September 17, 2009 7:18 PM

LITIGATION DAILY: Ex-McAfee GC Sues Company, Accuses Howrey and Wilson Sonsini of Complicity in 'Project Shield'

Posted by Ross Todd

This story was originally published by The Am Law Litigation Daily.

Beware the angry general counsel. On Wednesday, Kent Roberts, ex-general counsel of McAfee, sued his former employer for defamation, invasion of privacy, and malicious prosecution. Roberts, who was acquitted of fraud in a three-week trial last year, is accusing McAfee of making him the scapegoat in the company's stock option backdating scandal. Here's a story on the filing from Bloomberg. What's more, he accuses the company's outside lawyers at Howrey and Wilson Sonsini Goodrich & Rosati of helping to frame him.

If you have the time, the Lit Daily suggests taking a look at Roberts's 44-page complaint. It's a doozy. Here's a copy courtesy of Courthouse News. Roberts alleges that, with the assistance of these two firms, the company's board launched "Project Shield," which was "a campaign of diversion, misrepresentation, and falsehood aimed at shifting the attention of federal authorities away from [then-CEO George] Samenuk's and McAfee's misdeeds."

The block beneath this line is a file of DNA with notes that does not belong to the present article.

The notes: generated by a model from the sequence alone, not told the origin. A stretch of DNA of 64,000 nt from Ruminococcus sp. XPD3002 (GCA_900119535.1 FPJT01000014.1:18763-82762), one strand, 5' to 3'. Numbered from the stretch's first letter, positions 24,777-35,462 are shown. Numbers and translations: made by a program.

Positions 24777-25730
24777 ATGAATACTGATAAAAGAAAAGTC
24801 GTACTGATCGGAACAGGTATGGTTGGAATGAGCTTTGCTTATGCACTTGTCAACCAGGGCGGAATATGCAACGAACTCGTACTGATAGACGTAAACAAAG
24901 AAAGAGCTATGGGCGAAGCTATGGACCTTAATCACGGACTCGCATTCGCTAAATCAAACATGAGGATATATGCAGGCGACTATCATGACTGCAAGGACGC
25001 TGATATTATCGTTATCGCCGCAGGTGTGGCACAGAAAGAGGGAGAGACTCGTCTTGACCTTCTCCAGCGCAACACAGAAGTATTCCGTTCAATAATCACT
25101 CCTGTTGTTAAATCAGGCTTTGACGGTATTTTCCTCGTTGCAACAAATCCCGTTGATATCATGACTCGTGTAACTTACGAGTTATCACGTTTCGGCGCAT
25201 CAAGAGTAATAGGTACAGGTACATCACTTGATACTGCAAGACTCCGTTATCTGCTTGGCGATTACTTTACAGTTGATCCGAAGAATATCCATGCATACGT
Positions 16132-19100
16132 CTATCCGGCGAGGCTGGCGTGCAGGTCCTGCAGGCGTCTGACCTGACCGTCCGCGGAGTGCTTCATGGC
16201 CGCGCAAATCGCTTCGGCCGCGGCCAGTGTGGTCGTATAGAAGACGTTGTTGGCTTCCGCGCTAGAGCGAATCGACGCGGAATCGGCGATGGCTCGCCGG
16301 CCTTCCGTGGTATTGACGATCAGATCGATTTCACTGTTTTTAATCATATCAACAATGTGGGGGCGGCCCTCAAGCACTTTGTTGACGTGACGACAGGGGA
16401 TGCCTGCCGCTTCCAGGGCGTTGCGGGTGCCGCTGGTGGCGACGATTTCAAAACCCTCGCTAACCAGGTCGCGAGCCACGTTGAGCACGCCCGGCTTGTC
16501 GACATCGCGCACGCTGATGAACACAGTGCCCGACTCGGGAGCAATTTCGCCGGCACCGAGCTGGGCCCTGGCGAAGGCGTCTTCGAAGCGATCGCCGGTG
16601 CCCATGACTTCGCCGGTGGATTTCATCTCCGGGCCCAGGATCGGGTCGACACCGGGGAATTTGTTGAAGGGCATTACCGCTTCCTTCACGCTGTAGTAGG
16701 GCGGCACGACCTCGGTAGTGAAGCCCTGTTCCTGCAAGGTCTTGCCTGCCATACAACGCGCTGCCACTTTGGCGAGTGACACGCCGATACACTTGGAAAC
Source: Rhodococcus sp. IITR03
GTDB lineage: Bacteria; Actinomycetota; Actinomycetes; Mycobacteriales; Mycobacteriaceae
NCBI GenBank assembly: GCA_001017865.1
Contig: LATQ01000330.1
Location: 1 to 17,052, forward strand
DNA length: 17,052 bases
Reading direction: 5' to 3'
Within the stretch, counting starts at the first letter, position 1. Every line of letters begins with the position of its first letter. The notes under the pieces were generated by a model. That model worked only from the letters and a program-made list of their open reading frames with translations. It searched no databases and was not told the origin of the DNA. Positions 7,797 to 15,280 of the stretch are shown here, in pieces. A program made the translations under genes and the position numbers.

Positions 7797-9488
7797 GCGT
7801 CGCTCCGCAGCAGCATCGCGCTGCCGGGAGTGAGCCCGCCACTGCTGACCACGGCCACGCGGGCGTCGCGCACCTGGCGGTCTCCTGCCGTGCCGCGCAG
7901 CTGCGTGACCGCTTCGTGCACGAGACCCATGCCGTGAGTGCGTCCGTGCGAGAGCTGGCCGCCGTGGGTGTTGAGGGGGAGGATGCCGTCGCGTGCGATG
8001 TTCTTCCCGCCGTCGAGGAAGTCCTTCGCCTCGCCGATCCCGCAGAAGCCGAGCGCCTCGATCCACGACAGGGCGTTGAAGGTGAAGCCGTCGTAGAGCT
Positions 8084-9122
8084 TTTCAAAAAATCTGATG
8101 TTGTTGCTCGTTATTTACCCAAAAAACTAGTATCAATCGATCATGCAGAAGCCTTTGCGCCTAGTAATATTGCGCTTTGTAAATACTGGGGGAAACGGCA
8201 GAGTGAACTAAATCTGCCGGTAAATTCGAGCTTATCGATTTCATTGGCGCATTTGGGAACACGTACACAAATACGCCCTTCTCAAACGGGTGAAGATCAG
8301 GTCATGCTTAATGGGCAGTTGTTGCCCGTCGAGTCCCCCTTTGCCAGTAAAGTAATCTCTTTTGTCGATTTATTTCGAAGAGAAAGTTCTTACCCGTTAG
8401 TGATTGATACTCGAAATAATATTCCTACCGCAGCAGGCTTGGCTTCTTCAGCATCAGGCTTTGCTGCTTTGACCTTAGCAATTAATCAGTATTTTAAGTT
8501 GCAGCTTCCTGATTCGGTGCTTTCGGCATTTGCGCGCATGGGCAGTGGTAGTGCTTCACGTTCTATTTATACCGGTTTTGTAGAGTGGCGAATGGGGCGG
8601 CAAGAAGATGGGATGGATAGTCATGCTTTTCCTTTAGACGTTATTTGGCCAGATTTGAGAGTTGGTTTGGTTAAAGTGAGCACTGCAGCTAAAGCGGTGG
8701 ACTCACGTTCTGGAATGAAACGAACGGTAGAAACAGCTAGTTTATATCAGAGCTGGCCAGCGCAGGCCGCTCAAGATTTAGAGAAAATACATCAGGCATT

Roberts is particularly critical of Howrey's internal investigation of McAfee's stock option grants. The complaint alleges that the investigation gave senior management and directors advance notice of the investigative process, supplied them with relevant documents before their interviews, and allowed them to produce documents voluntarily without taking steps to ensure pertinent ones were preserved. Robert claims that Howrey came across evidence of numerous instances of backdating. But the SEC did not probe McAfee's directors about most of those grants because the board's lawyers at Wilson Sonsini negotiated a deal with the agency that its depositions would cover only a narrow subject--the 2000 option grant that the company was pinning on Roberts.

Roberts alleges that McAfee's auditors at PricewaterhouseCoopers raised concerns about Howrey's work in February 2007, and interim CEO Dale Fuller reported to the board that PWC's review gave Howrey's work "a marginal passing score." According to the complaint, Fuller later reported to the incoming CEO of McAfee that "Howrey really screwed up," referring to the investigation.

Roberts's complaint also maintains that lawyers at Howrey and Wilson took no action when they determined that McAfee directors' e-mails had been deleted in violation of an SEC freeze order.

A McAfee spokesperson stated the following in an e-mail: "Based on our initial review, the lawsuit has no merit whatsoever." Wilson partner Boris Feldman told us he hasn't seen the complaint and has no comment. Lawyers at Howrey did not immediately respond to requests for comment. We'll updated this post if we hear back from them.

Roberts was charged with seven federal counts relating to backdated stock options in 2007, and the SEC brought civil charges later that year. After his acquittal in 2008, prosecutors dropped all charges. He was defended in the criminal case by Stephen Neal of Cooley Godward. In March of this year, the SEC dismissed its case.

Roberts is represented by Mary Dryovage of the Law Office of Mary Dryovage in San Francisco and a team from Gillespie, Rozen & Watsky in Dallas.

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